Measurable Residual Disease in AML Ups Post-HSCT Relapse Risk

Nancy A. Melville

June 14, 2019

For patients with acute myeloid leukemia (AML), the presence of measurable residual disease (MRD) prior to bone marrow transplant significantly increases the risk for relapse among patients who receive a reduced-intensity conditioning regimen, compared to those with no MRD. This suggests that patients for whom there is evidence of MRD should receive higher-intensity conditioning, say researchers reporting a new analysis from the phase 3 trial known as 0901.

"This is the first demonstration from a randomized clinical setting that choosing different therapy for AML patients with MRD can improve survival," Christopher Hourigan, DM, DPhil, of the Laboratory of Myeloid Malignancies, Hematology Branch, National Heart, Lung, and Blood Institute, National Institutes of Health, Bethesda, Maryland, told Medscape Medical News.

"For patients with no genomic evidence of residual disease pretransplant, survival for reduced-intensity conditioning and high-intensity myeloablative conditions was not different," he added.

Previous studies have shown that use of a conditioning regimen of reduced intensity prior to allogeneic hematopoietic stem cell transplant, instead of the usual high-intensity myeloablative regimen, yields encouraging outcomes for some patients and lessens toxicity for AML patients in remission.

However, in the previously reported phase 3 0901 clinical trial, the Blood and Marrow Transplant Clinical Trials Network included AML patients in remission and found a substantially higher relapse rate with the lower-intensity approach.

That study was stopped early, owing to a clear survival benefit for those who received high-intensity myeloablative conditioning.

"Strikingly, over half of AML patients receiving reduced-intensity conditioning relapsed within 18 months after transplant," Hourigan said.

The new analysis of data from this trial, presented by Hourigan here at the European Hematology Association (EHA) 2019 Annual Meeting, examined the factors that played a role in the increased relapse risk.

Hourigan and his colleagues evaluated preconditioning samples from 188 AML patients in the 0901 trial. The patients were well matched with respect to baseline characteristics, including age, sex, disease risk, donor type, donor match, and graft type.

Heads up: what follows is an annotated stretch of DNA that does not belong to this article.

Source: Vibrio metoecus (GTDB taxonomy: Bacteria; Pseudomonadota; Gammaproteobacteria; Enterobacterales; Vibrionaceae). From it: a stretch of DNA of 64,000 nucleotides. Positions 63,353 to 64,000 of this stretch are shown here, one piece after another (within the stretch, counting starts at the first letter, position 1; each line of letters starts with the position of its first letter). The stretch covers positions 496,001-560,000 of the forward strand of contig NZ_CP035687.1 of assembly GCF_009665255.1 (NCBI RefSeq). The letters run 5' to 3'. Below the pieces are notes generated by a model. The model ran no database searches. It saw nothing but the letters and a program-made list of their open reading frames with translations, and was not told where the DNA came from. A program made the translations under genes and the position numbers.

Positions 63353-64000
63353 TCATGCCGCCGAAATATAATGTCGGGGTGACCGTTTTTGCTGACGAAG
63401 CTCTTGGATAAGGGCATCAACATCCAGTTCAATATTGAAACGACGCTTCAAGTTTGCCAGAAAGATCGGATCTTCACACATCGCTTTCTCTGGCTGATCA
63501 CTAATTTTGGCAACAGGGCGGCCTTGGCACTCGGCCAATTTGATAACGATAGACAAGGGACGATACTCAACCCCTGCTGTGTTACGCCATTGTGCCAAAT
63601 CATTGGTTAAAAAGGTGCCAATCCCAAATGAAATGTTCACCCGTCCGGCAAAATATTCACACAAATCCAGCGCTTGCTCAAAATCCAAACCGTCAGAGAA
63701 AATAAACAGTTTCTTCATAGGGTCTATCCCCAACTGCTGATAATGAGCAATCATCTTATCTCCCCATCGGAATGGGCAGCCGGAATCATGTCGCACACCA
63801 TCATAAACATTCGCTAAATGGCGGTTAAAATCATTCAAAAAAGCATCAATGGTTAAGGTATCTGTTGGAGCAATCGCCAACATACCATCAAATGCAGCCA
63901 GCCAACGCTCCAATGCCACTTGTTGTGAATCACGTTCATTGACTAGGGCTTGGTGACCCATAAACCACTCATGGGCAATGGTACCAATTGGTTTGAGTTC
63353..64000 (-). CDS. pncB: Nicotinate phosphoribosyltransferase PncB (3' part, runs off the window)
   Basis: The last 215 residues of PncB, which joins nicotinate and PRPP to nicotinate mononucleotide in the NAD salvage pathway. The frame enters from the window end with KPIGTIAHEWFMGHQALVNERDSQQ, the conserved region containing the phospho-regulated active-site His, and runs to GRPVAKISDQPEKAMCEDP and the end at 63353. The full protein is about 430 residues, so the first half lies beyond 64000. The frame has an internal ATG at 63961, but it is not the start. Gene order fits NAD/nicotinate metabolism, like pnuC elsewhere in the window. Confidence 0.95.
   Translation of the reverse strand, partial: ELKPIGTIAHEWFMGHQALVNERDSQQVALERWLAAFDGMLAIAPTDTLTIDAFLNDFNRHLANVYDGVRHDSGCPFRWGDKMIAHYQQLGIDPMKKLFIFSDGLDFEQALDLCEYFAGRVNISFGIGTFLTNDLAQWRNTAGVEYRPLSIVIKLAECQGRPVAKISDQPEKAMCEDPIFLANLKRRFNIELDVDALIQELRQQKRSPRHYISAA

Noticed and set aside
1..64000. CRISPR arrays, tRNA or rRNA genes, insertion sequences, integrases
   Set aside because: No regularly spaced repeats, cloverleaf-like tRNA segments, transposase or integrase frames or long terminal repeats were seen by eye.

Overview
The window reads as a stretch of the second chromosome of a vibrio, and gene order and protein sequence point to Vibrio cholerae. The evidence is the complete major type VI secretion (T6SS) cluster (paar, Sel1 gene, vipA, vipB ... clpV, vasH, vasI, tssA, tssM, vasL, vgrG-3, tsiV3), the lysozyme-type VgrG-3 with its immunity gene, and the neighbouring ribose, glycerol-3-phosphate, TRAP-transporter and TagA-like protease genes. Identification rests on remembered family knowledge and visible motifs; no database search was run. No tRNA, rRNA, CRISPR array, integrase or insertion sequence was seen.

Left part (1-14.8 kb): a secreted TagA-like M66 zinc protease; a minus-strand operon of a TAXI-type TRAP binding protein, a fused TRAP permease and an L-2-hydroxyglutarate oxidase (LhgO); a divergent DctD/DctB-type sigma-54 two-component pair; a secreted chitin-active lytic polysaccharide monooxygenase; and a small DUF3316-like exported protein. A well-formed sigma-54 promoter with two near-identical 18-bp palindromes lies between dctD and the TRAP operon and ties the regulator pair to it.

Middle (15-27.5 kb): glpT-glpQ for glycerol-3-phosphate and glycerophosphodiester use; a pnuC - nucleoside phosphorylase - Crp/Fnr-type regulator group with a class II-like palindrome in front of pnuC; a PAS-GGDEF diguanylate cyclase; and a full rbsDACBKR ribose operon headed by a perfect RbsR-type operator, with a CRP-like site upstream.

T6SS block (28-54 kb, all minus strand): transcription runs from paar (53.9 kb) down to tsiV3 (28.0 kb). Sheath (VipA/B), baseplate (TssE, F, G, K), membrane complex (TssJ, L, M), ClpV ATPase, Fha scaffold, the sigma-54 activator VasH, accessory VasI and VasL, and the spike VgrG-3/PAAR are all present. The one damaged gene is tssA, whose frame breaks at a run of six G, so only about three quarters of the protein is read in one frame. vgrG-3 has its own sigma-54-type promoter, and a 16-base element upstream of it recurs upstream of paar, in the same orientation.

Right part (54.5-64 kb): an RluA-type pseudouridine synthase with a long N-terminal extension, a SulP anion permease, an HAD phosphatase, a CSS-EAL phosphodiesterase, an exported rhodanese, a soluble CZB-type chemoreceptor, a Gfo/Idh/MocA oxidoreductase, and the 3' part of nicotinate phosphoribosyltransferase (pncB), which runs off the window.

They found that 31% of patients in the high-intensity myeloablative group and 33% in the reduced-intensity group had no genomic variants indicative of MRD. Subsequent survival rates did not differ among those groups (3-year overall survival: 58% vs 65%; P = .98).

However, among the patients who did have detectable variants indicative of MRD prior to conditioning, the 3-year overall survival rate was significantly better for the patients in the high-intensity conditioning group than for those in the reduced-intensity group (61% vs 44%; P = .02).

Overall, of patients who experienced relapse, 76% had at least one detectable variant prior to conditioning.

After adjusting for factors that included the level of disease risk and donor group, patients with detectable variants indicating MRD who went on to receive the reduced-intensity conditioning had a nearly six times greater risk for relapse (hazard ratio [HR], 5.98; 95% confidence interval [CI], 3.19 – 11.26; P < .001).

For these patients, disease-free survival was also significantly decreased (HR, 2.80; 95% CI, 1.76 – 4.44; P < .001), as was overall survival (HR, 2.16; 95% CI, 1.30 – 3.60; P = .003), when compared to the higher-intensity conditioning group.